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Food Safety During Blackouts

Loss of power can jeopardize the safety of the food stored in your home refrigerator or freezer. In the event of a blackout, do you know how to determine if your food is safe to eat? The U.S. Department of Agriculture(USDA) offers tips to minimize the potential loss of food and lower the risk of foodborne illness.

Before a blackout:

  • Gather an emergency supply of shelf-stable food, packaged foods, boxed or canned milk, bottle water, and canned goods;
  • Have coolers and frozen gel packs on hand to keep refrigerated food cold if the power goes out longer than four hours; and
  • Keep freezer items close together—this helps the food stay cold longer.

Bacteria in food grow rapidly at temperatures between 40 and 140 degrees Fahrenheit. The USDA instructs setting your refrigerator at or below 40 degrees Fahrenheit. If the power is out for less than four hours and the refrigerator door is kept closed, your food should be safe.

Following a blackout:

  • Discard any perishable food items such as meat, poultry, fish, eggs, and leftovers that have been exposed to temperatures above 40 degrees Fahrenheit for two hours or more;
  • Use a food thermometer to test the temperature of food – never taste it!  You can’t rely on appearance and odor to determine whether food is safe; and
  • Discard any items in the refrigerator that have come into contact with raw meat, seafood, or poultry juices.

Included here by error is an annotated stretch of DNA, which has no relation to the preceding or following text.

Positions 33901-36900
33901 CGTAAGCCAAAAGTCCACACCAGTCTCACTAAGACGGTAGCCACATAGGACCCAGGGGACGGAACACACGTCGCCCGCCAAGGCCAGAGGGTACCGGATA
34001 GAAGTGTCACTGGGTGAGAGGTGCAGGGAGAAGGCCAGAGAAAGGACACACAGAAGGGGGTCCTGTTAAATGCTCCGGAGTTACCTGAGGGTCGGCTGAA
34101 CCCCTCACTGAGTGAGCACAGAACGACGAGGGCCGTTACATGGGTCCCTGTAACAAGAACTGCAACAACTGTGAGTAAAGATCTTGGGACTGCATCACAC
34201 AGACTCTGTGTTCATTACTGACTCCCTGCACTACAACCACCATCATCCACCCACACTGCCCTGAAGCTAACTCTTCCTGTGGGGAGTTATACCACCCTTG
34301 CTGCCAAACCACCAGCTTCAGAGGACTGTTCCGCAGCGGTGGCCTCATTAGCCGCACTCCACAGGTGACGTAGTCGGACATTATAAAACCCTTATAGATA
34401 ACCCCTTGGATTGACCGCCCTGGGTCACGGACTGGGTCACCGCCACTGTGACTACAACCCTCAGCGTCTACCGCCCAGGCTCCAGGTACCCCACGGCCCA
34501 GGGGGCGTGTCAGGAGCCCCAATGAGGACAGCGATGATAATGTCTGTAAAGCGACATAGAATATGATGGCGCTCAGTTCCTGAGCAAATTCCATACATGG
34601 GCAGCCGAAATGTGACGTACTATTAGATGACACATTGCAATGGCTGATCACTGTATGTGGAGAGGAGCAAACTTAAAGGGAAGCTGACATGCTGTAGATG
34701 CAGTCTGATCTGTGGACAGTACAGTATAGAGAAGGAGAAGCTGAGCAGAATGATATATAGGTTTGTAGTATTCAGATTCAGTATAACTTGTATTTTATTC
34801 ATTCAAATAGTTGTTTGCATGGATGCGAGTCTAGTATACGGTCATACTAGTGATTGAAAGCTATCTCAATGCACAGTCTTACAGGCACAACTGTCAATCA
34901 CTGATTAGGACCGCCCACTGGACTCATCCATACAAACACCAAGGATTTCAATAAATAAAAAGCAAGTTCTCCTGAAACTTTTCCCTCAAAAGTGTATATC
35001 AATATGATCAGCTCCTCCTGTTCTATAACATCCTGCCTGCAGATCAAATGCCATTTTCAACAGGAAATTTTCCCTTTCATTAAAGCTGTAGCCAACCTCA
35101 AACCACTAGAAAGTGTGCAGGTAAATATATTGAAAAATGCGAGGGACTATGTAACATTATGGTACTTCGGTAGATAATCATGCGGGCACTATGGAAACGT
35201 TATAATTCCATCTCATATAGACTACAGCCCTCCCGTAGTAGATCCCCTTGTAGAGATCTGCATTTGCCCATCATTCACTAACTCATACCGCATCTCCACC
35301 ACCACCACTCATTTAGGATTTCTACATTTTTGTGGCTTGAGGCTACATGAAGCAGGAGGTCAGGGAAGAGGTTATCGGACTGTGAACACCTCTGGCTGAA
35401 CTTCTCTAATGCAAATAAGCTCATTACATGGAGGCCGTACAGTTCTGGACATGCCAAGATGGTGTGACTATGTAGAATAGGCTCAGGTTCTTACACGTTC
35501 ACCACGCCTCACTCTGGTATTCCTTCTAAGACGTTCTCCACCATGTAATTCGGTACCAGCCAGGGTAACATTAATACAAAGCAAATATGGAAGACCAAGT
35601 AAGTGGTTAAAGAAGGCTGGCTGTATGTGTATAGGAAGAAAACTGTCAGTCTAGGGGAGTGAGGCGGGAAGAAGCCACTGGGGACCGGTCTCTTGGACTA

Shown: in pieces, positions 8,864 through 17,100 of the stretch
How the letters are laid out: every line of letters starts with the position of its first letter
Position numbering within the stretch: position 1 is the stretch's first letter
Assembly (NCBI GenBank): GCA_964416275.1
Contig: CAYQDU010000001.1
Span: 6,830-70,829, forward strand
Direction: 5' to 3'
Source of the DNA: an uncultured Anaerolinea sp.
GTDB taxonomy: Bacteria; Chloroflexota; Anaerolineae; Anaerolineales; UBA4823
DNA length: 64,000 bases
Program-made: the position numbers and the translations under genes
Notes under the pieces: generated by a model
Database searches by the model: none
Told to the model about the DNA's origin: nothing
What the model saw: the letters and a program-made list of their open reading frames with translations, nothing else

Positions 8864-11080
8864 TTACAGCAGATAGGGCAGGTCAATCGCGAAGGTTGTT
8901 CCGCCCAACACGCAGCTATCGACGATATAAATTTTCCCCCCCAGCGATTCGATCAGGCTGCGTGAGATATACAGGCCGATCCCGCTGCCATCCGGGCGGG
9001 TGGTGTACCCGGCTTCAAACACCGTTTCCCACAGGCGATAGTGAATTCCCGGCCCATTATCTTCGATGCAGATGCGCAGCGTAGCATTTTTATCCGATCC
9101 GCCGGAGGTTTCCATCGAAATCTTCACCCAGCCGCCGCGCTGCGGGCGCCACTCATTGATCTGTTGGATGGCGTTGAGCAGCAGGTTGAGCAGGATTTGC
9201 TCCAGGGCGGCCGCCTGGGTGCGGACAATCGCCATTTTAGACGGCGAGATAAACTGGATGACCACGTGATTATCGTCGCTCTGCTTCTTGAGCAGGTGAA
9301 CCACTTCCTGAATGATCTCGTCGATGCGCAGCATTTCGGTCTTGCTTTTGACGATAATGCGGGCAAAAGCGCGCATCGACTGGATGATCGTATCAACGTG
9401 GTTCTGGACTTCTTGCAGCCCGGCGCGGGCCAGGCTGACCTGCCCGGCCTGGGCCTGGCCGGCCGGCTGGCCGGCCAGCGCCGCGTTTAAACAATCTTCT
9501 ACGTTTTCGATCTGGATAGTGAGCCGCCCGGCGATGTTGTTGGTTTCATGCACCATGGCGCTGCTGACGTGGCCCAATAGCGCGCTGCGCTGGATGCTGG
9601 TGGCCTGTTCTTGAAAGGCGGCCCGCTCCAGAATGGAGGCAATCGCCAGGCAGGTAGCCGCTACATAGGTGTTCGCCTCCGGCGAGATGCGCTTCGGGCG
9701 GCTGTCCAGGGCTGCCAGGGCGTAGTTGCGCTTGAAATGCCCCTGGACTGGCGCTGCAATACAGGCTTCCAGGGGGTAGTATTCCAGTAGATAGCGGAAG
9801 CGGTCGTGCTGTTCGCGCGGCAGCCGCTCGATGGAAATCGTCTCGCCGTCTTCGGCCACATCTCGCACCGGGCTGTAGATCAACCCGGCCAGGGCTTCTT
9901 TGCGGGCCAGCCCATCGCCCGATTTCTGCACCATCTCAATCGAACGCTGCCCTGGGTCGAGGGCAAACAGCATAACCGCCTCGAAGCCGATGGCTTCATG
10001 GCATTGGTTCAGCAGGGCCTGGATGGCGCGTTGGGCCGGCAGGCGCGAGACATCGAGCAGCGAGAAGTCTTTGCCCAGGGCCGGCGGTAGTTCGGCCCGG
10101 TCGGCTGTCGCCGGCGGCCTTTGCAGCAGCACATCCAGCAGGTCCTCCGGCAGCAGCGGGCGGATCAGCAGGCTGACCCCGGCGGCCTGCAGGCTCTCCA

Power outages can occur anywhere at any time of the year. Make sure you and your family are prepared and know what to do to avoid getting sick.

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Sign up for Linn Alerts! We will notify you in the event of an emergency or tornado warning. The system provides a voice, text, and/or email alert to the number provided by you.

This is a free service provided by Linn County; however, normal messaging fees may be applied by your service provider. To receive text messages to your cell phone, your cell phone must have text messaging capabilities. NOTE: Linn County cannot guarantee notifications will be received by the intended recipient as notifications are dependent upon external providers (phone carrier, cell phone provider, email service, etc.). By registering below, you will not receive unsolicited calls, and neither the County nor its system vendor sells the contact number database.